Grit

The way art happens, I think, is much the same way pearls are made: A tiny grit of something gets inside of our shells, grinds its way into us uncomfortably, and we have to weave some softer facade around it to keep it from hurting.

I’ve been very tired recently, so I’ve been dialing back my ambitions for the month. I’ve relaxed my scheduling, I’ve let myself feel okay with getting less done every day, and I’ve been generally taking a bit of time to lean back and think about why I feel so tired, so discouraged, so unenthusiastic.

For the most part I live a fairly solitary life. I sit around in my tiny room and I try to make art and enjoy art and that’s basically how it goes. I can usually do this because I believe in what I’m doing and I believe that it’s intrinsic to who I am to want to make things that are interesting and, perhaps, even beautiful.

The more I think about it, though, the less certain I am that this life is any more intrinsically a part of who I am than any other life I might live. Certainly I have certain priorities or activities I might be predisposed to, and certainly I value art, but I have learned to view certain aspects of my existence, certain priorities and values, as solid – as immovable. I have learned to believe that only one type of life could possibly suit me, and the only choice I had was to see what else I could fit in around those immobile points: That this was my nature, the core of who I am. However, when I ask myself questions about why I feel uncomfortable, why I live the life I do, I then also must question how much of this identity I inhabit is intrinsic to me as a person – and how much of it is just habit, just the memories called up by being in this room, living in this body, and having each day follow its predecessor in a chain that seems often to be unbreakable.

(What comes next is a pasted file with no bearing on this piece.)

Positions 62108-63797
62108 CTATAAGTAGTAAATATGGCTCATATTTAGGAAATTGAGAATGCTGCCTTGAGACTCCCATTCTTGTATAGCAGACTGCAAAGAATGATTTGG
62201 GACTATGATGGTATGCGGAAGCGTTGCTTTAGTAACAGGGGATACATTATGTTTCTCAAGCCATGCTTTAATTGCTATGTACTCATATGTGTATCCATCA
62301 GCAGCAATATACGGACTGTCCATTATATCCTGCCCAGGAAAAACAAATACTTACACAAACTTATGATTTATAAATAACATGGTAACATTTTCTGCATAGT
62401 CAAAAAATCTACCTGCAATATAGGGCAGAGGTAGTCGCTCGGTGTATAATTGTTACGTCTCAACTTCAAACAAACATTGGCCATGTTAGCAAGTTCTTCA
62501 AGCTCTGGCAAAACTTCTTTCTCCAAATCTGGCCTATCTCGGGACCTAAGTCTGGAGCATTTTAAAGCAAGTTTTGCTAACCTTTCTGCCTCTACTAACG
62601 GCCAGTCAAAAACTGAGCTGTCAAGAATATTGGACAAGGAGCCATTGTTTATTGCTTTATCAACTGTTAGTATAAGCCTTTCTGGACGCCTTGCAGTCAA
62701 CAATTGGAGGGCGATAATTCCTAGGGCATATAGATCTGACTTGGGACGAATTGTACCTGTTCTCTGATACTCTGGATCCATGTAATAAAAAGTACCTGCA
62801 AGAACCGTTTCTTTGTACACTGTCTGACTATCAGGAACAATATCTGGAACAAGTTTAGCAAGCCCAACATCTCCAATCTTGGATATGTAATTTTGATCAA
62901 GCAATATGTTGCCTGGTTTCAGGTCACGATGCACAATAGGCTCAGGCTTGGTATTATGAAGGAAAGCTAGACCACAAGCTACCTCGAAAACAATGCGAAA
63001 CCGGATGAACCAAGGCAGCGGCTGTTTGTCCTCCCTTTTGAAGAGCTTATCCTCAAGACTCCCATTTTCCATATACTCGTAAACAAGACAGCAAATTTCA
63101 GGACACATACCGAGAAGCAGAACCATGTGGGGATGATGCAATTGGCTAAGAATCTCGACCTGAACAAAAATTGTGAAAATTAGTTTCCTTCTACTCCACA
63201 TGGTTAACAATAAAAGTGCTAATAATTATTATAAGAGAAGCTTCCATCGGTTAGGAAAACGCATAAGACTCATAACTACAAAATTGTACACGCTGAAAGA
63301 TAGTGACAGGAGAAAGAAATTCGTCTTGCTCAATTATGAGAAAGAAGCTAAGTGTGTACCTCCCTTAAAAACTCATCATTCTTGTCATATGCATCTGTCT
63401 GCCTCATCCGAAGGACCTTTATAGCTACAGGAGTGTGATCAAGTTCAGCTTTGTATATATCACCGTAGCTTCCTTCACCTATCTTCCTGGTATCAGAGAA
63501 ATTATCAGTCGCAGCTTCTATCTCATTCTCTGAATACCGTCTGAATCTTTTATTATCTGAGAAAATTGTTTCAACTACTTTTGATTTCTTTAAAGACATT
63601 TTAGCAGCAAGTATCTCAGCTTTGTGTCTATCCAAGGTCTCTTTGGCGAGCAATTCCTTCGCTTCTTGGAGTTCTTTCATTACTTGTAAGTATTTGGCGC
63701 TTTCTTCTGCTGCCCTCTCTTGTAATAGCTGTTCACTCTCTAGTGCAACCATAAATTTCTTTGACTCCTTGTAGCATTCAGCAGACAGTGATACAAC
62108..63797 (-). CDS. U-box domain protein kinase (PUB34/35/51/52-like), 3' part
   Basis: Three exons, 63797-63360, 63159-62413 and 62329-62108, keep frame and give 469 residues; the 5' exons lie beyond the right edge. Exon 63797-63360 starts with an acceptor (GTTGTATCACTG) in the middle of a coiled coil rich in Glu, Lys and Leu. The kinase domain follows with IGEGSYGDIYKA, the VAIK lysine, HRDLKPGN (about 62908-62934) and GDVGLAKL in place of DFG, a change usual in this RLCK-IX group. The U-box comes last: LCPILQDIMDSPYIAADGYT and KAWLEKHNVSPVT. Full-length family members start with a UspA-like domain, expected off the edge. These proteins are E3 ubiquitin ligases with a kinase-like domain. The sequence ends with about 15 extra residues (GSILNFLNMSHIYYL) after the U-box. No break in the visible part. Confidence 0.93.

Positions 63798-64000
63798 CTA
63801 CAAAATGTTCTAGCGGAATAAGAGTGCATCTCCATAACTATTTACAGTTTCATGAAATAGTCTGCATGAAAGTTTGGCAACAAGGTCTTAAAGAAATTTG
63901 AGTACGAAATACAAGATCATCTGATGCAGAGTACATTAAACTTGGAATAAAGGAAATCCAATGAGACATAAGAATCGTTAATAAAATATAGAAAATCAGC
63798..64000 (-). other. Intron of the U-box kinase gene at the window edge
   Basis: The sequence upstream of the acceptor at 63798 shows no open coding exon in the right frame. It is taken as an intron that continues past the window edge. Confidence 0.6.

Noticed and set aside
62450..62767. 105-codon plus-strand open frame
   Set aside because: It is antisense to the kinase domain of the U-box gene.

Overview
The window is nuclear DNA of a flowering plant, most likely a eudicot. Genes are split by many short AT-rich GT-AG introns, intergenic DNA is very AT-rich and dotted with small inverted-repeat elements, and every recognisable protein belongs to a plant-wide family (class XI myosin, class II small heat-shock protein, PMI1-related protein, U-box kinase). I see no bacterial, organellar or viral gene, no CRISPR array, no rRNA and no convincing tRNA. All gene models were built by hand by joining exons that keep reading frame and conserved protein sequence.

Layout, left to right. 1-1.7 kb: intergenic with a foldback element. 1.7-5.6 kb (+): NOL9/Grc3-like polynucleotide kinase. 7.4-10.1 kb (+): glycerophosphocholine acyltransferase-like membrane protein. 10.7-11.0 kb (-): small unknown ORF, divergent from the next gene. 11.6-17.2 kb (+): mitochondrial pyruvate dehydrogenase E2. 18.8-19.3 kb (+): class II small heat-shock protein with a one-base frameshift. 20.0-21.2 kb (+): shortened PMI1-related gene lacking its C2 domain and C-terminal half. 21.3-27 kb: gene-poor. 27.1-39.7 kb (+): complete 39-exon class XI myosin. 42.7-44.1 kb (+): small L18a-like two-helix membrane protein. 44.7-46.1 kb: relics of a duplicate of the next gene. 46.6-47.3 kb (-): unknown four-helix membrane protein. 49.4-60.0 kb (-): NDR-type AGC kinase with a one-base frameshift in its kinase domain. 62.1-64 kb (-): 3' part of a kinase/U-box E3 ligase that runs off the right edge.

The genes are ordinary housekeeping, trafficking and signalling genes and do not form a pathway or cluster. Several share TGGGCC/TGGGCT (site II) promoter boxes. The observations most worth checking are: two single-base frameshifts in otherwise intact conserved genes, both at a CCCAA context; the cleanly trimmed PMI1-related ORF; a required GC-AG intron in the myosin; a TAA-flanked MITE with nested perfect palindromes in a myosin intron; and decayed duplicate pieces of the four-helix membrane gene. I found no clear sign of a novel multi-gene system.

The tricky part is, even if you identify your current life as imperfect, it is at least one life that has worked. Out there, there’s an infinite number of lives that may or may not work. Once you identify that something that you thought was constant is a variable, you have to wonder what else could fit in its place… and, if it might be moved, what else could fit in around it that couldn’t before?

I like the idea of being an artist. I like the act of creating art – usually. However, I see very few models of how being an independent artist can be compatible with leading a happy and rewarding life. Not being able to see these lives being lived is unfortunate, because while I believe it can happen, I also believe it is a difficult life to build, and made more so by the lack of any reliable guide. In a context where many people exploit and abuse artists, in a context where what is considered good entertainment is increasingly consolidated into the coffers of a few megacorporations, in a context where social safety nets are getting sawed away by bandits, in a context where we are told that we must constantly be working and constantly be making or we are worse-than, less-than… How can one halfheartedly create, and hope to get anywhere? What can I do with these doubts besides diminish myself?